The difference is one is the teaching of the Buddha (that listening to the right Dhamma and wise consideration condition the arising of sati-panna) and the other (that intending to have sati by formal practice) is not, it is the contrary to the Buddha's teaching on anattaness and dependent originations.SamKR wrote:
My questions is: How is this intention to do "formal" practice necessarily different from intention to listen and consider right dhamma? How only this so called "formal" practice is based on wrong view of self? Can't the so called "formal" practice be practiced without wrong view of self? Can't there be conditions for the intention to practice formally (other than wrong view of self) just like there are conditions for the intention to listen and consider dhamma (as Kevin stated above)?
No one would deny that hearing the Dhamma and wise-consideration is necessary. I think the "formal" practices are rightly done only after hearing the right Dhamma and having wise consideration. If not, then they will of course become blind rituals -- just as listening to the "right dhamma" is also suceptible to become a ritual.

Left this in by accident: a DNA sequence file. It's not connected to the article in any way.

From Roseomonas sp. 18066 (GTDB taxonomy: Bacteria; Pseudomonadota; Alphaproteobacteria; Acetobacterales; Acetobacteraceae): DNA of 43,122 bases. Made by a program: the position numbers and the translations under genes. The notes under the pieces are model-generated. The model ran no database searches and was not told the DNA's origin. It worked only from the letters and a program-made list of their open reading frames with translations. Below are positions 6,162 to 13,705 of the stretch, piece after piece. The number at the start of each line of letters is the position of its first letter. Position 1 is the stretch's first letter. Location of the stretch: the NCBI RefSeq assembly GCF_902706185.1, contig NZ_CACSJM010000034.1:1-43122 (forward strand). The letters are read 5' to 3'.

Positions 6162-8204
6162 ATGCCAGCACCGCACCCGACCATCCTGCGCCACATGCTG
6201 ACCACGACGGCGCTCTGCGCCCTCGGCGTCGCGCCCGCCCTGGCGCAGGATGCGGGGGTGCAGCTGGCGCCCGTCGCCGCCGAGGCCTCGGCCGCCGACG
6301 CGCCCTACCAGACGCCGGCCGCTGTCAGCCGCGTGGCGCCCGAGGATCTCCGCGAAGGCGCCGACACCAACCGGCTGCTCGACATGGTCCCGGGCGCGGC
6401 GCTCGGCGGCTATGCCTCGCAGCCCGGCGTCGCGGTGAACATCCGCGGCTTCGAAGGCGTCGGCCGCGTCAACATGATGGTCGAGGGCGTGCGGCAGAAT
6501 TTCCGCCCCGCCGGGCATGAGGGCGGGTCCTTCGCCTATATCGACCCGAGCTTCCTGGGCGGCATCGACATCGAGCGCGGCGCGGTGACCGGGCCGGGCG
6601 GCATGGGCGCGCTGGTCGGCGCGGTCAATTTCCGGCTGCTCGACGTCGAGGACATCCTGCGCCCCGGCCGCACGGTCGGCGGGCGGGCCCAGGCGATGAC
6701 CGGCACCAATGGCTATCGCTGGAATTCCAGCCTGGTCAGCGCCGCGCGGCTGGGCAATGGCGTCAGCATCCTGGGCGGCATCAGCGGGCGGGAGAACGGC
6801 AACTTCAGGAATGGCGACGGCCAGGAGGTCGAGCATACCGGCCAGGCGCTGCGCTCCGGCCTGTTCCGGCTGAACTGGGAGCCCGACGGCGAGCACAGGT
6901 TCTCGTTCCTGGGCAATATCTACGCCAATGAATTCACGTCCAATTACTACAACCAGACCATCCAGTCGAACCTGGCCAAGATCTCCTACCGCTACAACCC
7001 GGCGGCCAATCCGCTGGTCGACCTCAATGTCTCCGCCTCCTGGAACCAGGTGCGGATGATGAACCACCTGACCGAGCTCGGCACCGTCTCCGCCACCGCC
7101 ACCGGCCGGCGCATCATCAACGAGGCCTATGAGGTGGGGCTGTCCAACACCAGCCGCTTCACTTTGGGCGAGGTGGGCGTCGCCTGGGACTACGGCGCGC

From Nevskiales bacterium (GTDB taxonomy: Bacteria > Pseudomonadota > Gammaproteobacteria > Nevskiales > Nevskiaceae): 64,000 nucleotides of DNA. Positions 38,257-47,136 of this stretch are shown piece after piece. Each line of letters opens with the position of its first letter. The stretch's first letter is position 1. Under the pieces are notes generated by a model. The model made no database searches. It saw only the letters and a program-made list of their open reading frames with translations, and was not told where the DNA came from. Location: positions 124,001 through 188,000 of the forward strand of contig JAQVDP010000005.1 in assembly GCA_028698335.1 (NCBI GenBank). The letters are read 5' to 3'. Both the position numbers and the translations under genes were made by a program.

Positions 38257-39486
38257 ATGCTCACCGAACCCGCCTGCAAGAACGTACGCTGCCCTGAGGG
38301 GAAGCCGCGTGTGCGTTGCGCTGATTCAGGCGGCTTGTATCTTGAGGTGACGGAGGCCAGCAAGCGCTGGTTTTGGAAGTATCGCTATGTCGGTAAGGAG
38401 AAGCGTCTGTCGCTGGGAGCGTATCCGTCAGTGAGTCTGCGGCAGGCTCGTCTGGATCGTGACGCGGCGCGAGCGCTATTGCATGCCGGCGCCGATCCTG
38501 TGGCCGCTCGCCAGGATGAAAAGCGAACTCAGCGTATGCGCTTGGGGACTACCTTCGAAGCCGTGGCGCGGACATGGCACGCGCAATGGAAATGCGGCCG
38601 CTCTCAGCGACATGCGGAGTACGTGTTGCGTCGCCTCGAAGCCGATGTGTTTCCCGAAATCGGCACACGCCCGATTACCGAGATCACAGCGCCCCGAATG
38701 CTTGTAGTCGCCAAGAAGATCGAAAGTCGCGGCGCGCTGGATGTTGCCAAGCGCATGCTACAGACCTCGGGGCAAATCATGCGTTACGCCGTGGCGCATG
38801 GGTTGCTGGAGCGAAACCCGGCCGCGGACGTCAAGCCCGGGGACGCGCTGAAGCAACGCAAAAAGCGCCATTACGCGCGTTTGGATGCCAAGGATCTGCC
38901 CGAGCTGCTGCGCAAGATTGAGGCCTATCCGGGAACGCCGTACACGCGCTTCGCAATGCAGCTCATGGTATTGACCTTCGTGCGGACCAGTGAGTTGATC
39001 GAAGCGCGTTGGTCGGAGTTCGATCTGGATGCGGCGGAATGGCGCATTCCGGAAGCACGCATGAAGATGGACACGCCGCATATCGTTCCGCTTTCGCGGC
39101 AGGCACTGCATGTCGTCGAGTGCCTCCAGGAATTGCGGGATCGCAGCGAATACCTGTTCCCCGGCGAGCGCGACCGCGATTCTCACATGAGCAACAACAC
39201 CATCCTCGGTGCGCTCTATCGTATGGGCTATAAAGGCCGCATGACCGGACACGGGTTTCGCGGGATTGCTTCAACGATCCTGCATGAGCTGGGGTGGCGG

Edit: corrected a sentence
Furthermore, even listening to the right Dhamma and wise consideration are also conditioned. If this is not understood, then it would also become a ritual. So it all depends on understanding, not on the doing. Without hearing the right words and wise consideration of it, however, there will not be conditions for panna to arise. Should we dispute with the Buddha about it?
You maintained that "formal" practice can be done rightly after listening to the right Dhamma and wise consideration. However, AS suggests that if one thinks of "formal practice", it simply means that there's not been right understanding of what had been heard, because a self-view is still there.